• This article describes the evidence behind different practical strategies for studying and remembering information—very pertinent to high schoolers! You could assign this article as a homework assignment if you do not have time to review it in class. (NBC News)
    • This video explains the mechanism by which short-term memories are transferred to long-term memory (memory consolidation) and how our understanding of the mechanism has evolved. (Melis Çakar/Pomona College)
ELABORATE: Mirror Tracing Task (15 min)

Explain the background information below to students to frame the following activity:
One skill that some amnesia patients can learn is how to trace a star while looking at it in a mirror. This suggests that there are certain kinds of “procedural” memory that do not rely on the hippocampus. 


Have students try this task for themselves using this Mirror Tracing Activity Guide from HHMI BioInteractive. Brief directions below:

  1. Print out 1 star-pattern-tracing sheet per student and 1 practice sheet per student
  2. You will also need a mirror, a piece of cardboard, a pencil, and tape for each student.
  3. Have students trace the star on the practice sheet without a mirror.
  4. Use the cardboard to block direct view of their hands and prop up the mirror so they can see their hand in the reflection. 
  5. Tape their paper down to the desk and have them try to trace the star, starting at the (S) mark. 
  6. Time the students as they complete this 
  7. Score their tracings based on the score sheet in activity guide
  8. Have them repeat the tracings a few times
  9. For best results have them do these each day for 3 days to see if they improve over time 
EXTEND: Sleep and Learning Research 

Science in the Classroom (SitC) is a collection of annotated research papers and accompanying teaching materials designed to help students understand the structure and workings of professional scientific research.

This annotated paper, “The Original GPS: How We Remember What Happened Where,” examines what happens in human neurons while subjects are playing a memory video game. See the Science in the Classroom Teacher Resource that accompanies the article.

  1. Assign small sections of the article to student groups
  2. Then have each group present or use a jigsaw method to teach the entire class what is in their part of the article.

Lesson 3: Learning Differences, Dyslexia & Dyscalculia
Students will be able to identify characteristics of dyslexia and dyscalculia and the basics of how brain functions correlate to these learning differences.

ENGAGE/HOOK: Learning Differences (10 min)

Introduce the lesson by explaining the background information below and guiding them through the following activity:
Learning disabilities/differences are biological or genetic differences that alter the function of the brain in a way that directly affects one or more cognitive processes related to learning. Learning differences can make reading, math, writing, or other common scholastic tasks effortful and difficult for affected people. Learning differences tend to be specific to the kind of cognitive tasks related to learning and school, and are not an overall intellectual impairment. The Learning Disabilities Association of America has a nice website explaining many of the most common forms of learning disabilities.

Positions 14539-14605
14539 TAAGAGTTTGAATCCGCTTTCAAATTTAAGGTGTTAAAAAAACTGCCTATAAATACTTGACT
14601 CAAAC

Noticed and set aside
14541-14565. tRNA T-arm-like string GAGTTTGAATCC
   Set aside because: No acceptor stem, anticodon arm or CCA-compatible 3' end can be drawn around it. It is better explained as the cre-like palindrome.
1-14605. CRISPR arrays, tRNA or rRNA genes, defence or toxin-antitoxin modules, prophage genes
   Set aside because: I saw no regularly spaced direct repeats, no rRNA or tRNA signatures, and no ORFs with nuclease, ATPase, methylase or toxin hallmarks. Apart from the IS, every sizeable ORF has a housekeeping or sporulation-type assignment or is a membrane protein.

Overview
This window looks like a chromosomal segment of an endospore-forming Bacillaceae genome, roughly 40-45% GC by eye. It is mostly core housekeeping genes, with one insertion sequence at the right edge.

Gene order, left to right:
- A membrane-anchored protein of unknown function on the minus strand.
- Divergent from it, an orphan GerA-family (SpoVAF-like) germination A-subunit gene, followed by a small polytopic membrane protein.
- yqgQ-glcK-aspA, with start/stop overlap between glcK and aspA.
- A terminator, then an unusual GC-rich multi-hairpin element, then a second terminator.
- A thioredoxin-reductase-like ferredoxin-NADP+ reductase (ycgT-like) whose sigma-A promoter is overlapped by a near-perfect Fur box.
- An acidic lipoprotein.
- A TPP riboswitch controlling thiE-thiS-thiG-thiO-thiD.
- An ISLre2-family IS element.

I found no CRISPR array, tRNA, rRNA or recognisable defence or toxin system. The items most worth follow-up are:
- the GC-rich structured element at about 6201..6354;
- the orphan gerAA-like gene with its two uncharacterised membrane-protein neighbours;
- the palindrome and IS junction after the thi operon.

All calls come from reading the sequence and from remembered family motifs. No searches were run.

1. Show students this short video, which features young students with learning differences talking about how their brain works and how teachers can help. 
  2. Ask students to reflect on the video using these questions:
    • How does traditional classroom design and the physical and social structure of the school environment provide challenges for students with learning differences?
    • What resources are already available at our school to support students with learning differences?
    • How could we make sure our classroom is inclusive and provides support for students with learning differences?
EXPLORE: Interpreting Letters & Quantities (20 min)

Explain the background information below to students to frame the following activity.
Many populations of students report that dyslexia and similar reading disabilities are the most well-known learning disability. One of the biggest difficulties that people with dyslexia face is the increased effort and time it requires to read, once they learn how. Dyscalculia is another learning difference that affects a person’s number sense. Dyscalculia is a specific learning disability in which this number sense is dramatically impaired, making all sorts of day to day tasks difficult. 


Show students the following images and ask the questions below each image in order to show them how it feels to have dyslexia or dyscalculia. The second column explains the phenomena. This can be presented as a stations activity, independent reflection, partner work, or whole group lecture. 

Try to read the text in the image:

This image says “This typeface recreates the feeling of reading with dyslexia for a non dyslexic person…”. It is very difficult for the brain to make sense of, since half of each letter has been removed and the reader must work very hard to figure out what it says (but does improve with practice).
  1. How difficult was it for you to read the text? How much longer did it take to decipher than if the full letters were there?
  2. Reflect on how having dyslexia might affect a student in a typical learning environment with no support or accommodations. 

Explanation: One designer, Daniel Britton, who is dyslexic himself, designed a font to help neurotypical people understand those challenges. In this font, about half of each letter has been removed, but with a little more time and effort, most readers can still make out the words. This font isn't meant to perfectly mimic the experience of having dyslexia, but it gives the reader a sense of the difficulty and frustration that one can feel. "What this typeface does is break down the reading time of a non-dyslexic down to the speed of a dyslexic. I wanted to make non-dyslexic people understand what it is like to read with the condition and to recreate the frustration and embarrassment of reading everyday text and then in turn to create a better understanding of the condition," Britton explains.